Robert Gesink (Rabobank) is confident that he can return to his best after a speedy recover from a broken leg. The Dutch climber crashed in training in September and broke his right femur, but with just under two months of rehabilitation he’s already back on the bike and talking up his chances of a successful Tour de France in 2012.
“I’ve been back on the bike for a month now. Everything has been fine so far. I’ve been on the rollers for a while but the weather has been nice so I’ve been out and getting some fresh air too,” he told Cyclingnews.
Since a successful surgery in the days following his crash, Gesink has had time to reflect on what has been a turbulent last twelve months. Away from the bike he had to come to terms with the loss of his father who passed away after a cycling accident. The bond between the two was of course strong, with Gesink senior Robert’s biggest fan. Despite the tremendous loss the climber used his profession to focus during the most difficult moments.
“The first year of losing a father is really tough and difficult,” he said.
“Now I’m more at ease and I’m looking back at all the good times we had together and not how much I miss him. That’s a positive development. And when I see my mum I see that’s she’s doing better and better. She’s getting on with her life and that’s a good thing to see. Of course we all really miss him a lot but it’s never going to change.
“My dad was my biggest supporter and a huge fan of cycling. He read every story in the press so the one thing I can do for him is continue cycling. It’s all easier said than done because sometimes you’re head isn’t right but now I feel more and more accepting of the situation. When I think about my dad now it’s always tough but it’s getting better.”
Gesink’s ability to train through the difficult winter saw him reap the benefits in the first part of the season. Taking two stage wins in the Tour of Oman, as well as the overall, were followed by a stage win and second overall in Tirreno. Ninth in Amstel was hardly a shabby result but from there on his season began to unravel. A mediocre Dauphine was followed by a disastrous Tour de France. Heading into the race he was expected to lead a Dutch charge and there was talk of him splitting the Contador-Schleck dominance. The stage was perfect for him too - sixth the year before, and with Denis Menchov having moved into semi-retirement at Geox, Gesink had a team totally at his disposal.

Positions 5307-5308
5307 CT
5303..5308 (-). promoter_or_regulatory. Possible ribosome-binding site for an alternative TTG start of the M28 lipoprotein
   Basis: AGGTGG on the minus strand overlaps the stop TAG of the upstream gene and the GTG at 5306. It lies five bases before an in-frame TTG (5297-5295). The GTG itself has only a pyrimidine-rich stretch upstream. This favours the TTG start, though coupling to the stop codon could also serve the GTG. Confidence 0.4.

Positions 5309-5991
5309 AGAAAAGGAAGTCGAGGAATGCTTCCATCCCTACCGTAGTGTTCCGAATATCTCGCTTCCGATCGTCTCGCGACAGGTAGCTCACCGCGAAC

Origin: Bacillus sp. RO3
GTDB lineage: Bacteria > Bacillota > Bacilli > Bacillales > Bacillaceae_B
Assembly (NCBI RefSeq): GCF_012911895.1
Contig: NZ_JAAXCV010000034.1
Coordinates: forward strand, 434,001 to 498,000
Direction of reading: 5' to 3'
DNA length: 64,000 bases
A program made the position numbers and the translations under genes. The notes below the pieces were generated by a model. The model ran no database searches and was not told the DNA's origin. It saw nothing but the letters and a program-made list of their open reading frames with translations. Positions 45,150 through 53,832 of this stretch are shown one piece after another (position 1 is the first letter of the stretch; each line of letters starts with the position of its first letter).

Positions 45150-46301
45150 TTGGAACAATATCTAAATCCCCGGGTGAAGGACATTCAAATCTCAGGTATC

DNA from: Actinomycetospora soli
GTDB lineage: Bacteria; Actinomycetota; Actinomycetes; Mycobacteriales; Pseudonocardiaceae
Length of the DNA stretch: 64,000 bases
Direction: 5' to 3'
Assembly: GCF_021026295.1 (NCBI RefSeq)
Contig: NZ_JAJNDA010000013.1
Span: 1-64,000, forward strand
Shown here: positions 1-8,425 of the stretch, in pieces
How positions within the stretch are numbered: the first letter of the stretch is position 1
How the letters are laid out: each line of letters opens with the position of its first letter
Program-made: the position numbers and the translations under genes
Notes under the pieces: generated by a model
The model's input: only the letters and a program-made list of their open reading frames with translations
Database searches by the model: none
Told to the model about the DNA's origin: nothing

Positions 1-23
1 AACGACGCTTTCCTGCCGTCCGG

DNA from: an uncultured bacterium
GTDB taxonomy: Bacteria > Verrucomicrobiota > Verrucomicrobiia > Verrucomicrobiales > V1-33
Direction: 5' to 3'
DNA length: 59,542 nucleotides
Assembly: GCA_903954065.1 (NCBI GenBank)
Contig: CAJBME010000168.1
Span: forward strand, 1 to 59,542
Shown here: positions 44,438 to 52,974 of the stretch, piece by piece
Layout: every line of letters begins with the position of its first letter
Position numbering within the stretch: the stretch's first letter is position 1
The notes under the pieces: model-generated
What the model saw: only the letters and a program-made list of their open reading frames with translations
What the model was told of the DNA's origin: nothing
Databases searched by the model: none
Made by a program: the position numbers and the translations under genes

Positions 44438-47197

However a series of crashes and heavy time losses ruined his race. With no chance of GC success, he suffered through - hoping to find his legs in the Alps. He eventually finished 33rd overall, and more than one hour back on winner, Cadel Evans.
“Looking back, abandoning after those crashes would have made more sense,” he told Cyclingnews.
“But at that moment I felt I could do something still in the Alps and try and win a stage but I ended up underestimating the damage that the crashes did. I tried in the Alps but in the end I wasn’t good enough. It was a more difficult Tour than the one before because I had to suffer so much just to stay in the peloton. Looking back at it, for sure it would have been easy to go home and focus on the Vuelta but we made a decision at the time. Maybe I’ll learn from that in the future but looking at it now it was just three tough weeks with no good feelings.”
Despite regrouping after the Tour with a number of decent results, Gesink admits that the year was a disappointment on the bike.
“In some ways it was a lost year. If I’m honest the main goal was the Tour and I didn’t go as well as I hoped for. That was disappointing. On a private level, I lost my dad last year. I started really well because I wanted to throw myself into my cycling. It got me away from all the bad thoughts in my head. I trained well over the winter and the start of the season I was flying and riding with the best of the best. But it was all about the Tour last year and crashing there was the biggest disappointing.”
As he recovers from his broken leg in double time all attention has already turned to next year’s Tour de France, showing at the very least that he’s not afraid of the battle. Due to his injuries it’s unlikely that we’ll see him dominate races like Oman in the first part of the year, with a gentler ramp up to July. The parcours certainly does him little favours but he’s confident that his time trialling can improve over the coming months.
“It’s more for the time triallers and I’ll have to focus on that. Last year I did that and I think I improved a lot. This winter I’ll have to spend more time on that and look for more improvements in my time trialling.”
Gesink has faced question marks over his fragility and frequency of crashes – even from quarters in his own team – but the 25-year-old is resolute in the sense that he has the mental pedigree to shine. With three top ten placings in grand tours it’s perhaps easy to forget how young he is, and he believes that with time he can reach even higher.
“In all the races I’ve done I’ve always been the guy that’s had to do it for the team, in more or less every race I’ve done I’ve been there to get results and I’m used to it. Of course, when you go to the Tour, the pressure is higher but I’ve shown, like when I was 6th two years ago, that I can deal with it,” he said.
“I’m pretty young so if people give me time who knows where I can be at my peak. I’ve finished two Tours but that’s still not that many. So I don’t have the experience of guys like Contador. Schleck is a little different but those two guys are the best in the world but I know that when I’m at my best I’m close to them.”